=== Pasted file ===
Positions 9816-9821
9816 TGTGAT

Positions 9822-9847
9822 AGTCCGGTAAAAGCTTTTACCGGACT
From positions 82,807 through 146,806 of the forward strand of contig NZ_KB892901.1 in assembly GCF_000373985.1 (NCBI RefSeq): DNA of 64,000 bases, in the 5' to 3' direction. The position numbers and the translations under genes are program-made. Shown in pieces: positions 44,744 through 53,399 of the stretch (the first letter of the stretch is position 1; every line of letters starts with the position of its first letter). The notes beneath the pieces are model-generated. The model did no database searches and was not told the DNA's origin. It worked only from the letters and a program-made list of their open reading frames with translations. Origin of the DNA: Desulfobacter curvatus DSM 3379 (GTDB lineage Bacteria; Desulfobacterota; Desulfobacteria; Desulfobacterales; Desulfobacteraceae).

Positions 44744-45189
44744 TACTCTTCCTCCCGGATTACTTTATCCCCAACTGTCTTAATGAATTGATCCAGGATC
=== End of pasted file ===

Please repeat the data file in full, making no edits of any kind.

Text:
Positions 9816-9821
9816 TGTGAT

Positions 9822-9847
9822 AGTCCGGTAAAAGCTTTTACCGGACT
From positions 82,807 through 146,806 of the forward strand of contig NZ_KB892901.1 in assembly GCF_000373985.1 (NCBI RefSeq): DNA of 64,000 bases, in the 5' to 3' direction. The position numbers and the translations under genes are program-made. Shown in pieces: positions 44,744 through 53,399 of the stretch (the first letter of the stretch is position 1; every line of letters starts with the position of its first letter). The notes beneath the pieces are model-generated. The model did no database searches and was not told the DNA's origin. It worked only from the letters and a program-made list of their open reading frames with translations. Origin of the DNA: Desulfobacter curvatus DSM 3379 (GTDB lineage Bacteria; Desulfobacterota; Desulfobacteria; Desulfobacterales; Desulfobacteraceae).

Positions 44744-45189
44744 TACTCTTCCTCCCGGATTACTTTATCCCCAACTGTCTTAATGAATTGATCCAGGATC